While municipal officials are not sure what to do with the ongoing water crisis, one of the reasons could be constant pipe bursts in Kimberley. Seen here is a burst water pipe at the Memorial Road circle which left some residents without water.

Kimberley - Kimberley residents can expect to live with low water pressure and water cuts for several more months as the city fails to cope with the demand for water.

“We are pumping at full capacity from Riverton, yet we are not able to meet the demand and the water levels at the Newton Reservoir continue to drop,” spokesman for the Sol Plaatje Municipality, Sello Matsie, said on Monday.

Irate residents throughout the city experienced extremely low water pressure and even no water at times over the weekend and yesterday.

And the message from the municipality is get used to it.

One solution that is being mooted in the long term is to establish a dedicated 1 200mm line from Riverton to the Newton Reservoir.

“At the moment, we have two lines, a 600mm and a 900mm line,” Matsie said.

“What is happening is that the main line – the 900mm – first feeds Galeshewe and Roodepan before the water comes to the Newton Reservoir.”

Matsie pointed out that considering that 40 percent of the city’s population lived in Galeshewe, it meant that a vast amount of water was being used en route and the city was not receiving enough water to meet the current demand.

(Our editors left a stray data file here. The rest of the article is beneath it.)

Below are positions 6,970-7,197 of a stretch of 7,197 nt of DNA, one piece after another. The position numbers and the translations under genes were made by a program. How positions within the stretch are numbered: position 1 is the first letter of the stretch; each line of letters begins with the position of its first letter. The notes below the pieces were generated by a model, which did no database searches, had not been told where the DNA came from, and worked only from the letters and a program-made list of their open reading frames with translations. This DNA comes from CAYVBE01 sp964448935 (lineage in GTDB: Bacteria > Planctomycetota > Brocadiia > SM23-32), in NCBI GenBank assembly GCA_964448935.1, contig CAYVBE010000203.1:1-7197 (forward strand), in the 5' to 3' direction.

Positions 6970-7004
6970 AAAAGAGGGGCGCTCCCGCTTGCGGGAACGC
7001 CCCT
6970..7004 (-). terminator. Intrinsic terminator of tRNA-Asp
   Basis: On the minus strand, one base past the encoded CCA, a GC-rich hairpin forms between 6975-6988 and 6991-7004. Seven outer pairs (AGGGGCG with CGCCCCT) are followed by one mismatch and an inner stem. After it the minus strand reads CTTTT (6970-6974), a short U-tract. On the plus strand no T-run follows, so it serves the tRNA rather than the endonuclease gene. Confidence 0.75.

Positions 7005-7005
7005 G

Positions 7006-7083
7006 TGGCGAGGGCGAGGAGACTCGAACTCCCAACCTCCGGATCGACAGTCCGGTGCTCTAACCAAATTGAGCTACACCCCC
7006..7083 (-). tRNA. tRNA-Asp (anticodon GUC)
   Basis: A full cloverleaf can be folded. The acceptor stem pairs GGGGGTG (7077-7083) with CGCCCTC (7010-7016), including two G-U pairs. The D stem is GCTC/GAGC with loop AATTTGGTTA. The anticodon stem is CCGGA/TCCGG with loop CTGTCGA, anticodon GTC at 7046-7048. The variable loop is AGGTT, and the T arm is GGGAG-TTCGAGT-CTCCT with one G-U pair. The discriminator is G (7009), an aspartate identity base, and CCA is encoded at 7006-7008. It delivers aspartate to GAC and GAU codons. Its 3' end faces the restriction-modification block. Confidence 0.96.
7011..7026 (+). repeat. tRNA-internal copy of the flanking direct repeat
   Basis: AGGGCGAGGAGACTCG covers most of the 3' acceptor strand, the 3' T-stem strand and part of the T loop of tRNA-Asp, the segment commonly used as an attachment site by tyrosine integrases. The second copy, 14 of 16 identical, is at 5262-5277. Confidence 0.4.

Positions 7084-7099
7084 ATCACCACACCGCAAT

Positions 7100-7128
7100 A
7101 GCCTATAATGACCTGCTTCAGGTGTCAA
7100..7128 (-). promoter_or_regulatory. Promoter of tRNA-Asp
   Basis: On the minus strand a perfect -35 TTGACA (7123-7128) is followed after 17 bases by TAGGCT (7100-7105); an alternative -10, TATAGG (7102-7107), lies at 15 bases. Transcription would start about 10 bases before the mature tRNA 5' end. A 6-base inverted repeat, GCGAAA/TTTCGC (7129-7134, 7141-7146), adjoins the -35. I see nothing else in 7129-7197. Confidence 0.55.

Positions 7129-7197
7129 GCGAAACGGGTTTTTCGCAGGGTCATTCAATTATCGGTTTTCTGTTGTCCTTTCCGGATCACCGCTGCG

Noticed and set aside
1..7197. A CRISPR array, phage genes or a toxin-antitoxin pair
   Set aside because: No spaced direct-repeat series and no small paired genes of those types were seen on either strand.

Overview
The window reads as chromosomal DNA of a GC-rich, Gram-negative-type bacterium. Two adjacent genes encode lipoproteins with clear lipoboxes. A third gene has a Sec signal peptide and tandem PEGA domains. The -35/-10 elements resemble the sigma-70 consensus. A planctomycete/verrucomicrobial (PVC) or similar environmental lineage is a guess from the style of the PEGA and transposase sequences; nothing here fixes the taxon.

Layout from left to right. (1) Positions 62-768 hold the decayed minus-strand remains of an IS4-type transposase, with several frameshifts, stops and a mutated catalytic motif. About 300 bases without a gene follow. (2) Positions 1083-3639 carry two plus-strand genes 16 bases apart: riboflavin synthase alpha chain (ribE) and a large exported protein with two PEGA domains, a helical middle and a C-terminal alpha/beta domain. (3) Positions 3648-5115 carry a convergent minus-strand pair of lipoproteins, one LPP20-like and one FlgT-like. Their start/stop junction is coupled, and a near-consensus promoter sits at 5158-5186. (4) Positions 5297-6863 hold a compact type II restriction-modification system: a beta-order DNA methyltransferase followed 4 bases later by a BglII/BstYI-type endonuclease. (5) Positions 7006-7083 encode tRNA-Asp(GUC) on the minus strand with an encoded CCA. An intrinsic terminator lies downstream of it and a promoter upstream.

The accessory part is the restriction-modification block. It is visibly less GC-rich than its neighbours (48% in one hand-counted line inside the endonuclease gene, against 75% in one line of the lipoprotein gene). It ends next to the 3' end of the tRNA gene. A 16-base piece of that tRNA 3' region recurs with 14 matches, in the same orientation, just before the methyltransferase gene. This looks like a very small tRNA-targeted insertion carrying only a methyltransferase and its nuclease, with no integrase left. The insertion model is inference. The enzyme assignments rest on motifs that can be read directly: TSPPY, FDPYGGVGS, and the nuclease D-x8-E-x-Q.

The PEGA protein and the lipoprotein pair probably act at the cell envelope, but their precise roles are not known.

“We are pumping at maximum capacity from Riverton but we are only getting the left-over water at the Newton Reservoir,” Matsie added.

This, coupled with water losses, estimated to be more than 40 percent, mainly due to burst water pipes, is leaving the municipality at a total loss as to its next move.

“The situation is that for several days the water level at the Newton Reservoir will remain fairly constant at between 14 to 16 feet, and then suddenly it will drop down to nine feet, which is where we start experiencing problems.

“This just does not make sense because there is nothing causing this sudden drop. There is no massive usage or serious failures that we can attribute as the reason for the sudden drop in water levels at Newton.”

He added that despite the dire situation, the municipality was not likely to introduce water restrictions.

“The reality is that because of the high cost of water, people are already cutting back on water usage for non-essential purposes like watering their gardens,” Matsie added.

There are also no major water users in Kimberley to warrant water restrictions.

Matsie confirmed that the municipality would continue to cut water off at night – probably for the foreseeable future – “because we are just not coping with the demand and the levels at Newton are continuing to drop”.

“There will also be times when the water pressure will be extremely low.”

One of the more immediate solutions being looked at is the staffing situation at Riverton itself.

Matsie confirmed on Monday that there was no senior manager based at the plant and every time there was an electrical or mechanical fault, someone had to be called from Kimberley.

“This leads to down time and is one of the areas that needs to be addressed.”

Residents with expertise in this field are also asked to come forward and offer assistance and advice.

“This is our town. We are all part of it and we need to pull together to address the challenges facing us. It is no good to just point out the problems; we need to come up with solutions,” Matsie added.

The Executive Mayor, Agnes Ntlhangula, is expected to also address the issue of the water during her mid-term budget report, which will be presented at a special council meeting tomorrow.

Meanwhile, a pipe that burst in Schmidtsdrift Road on Monday left frustrated residents in parts of Verwoerd Park and West End without water.

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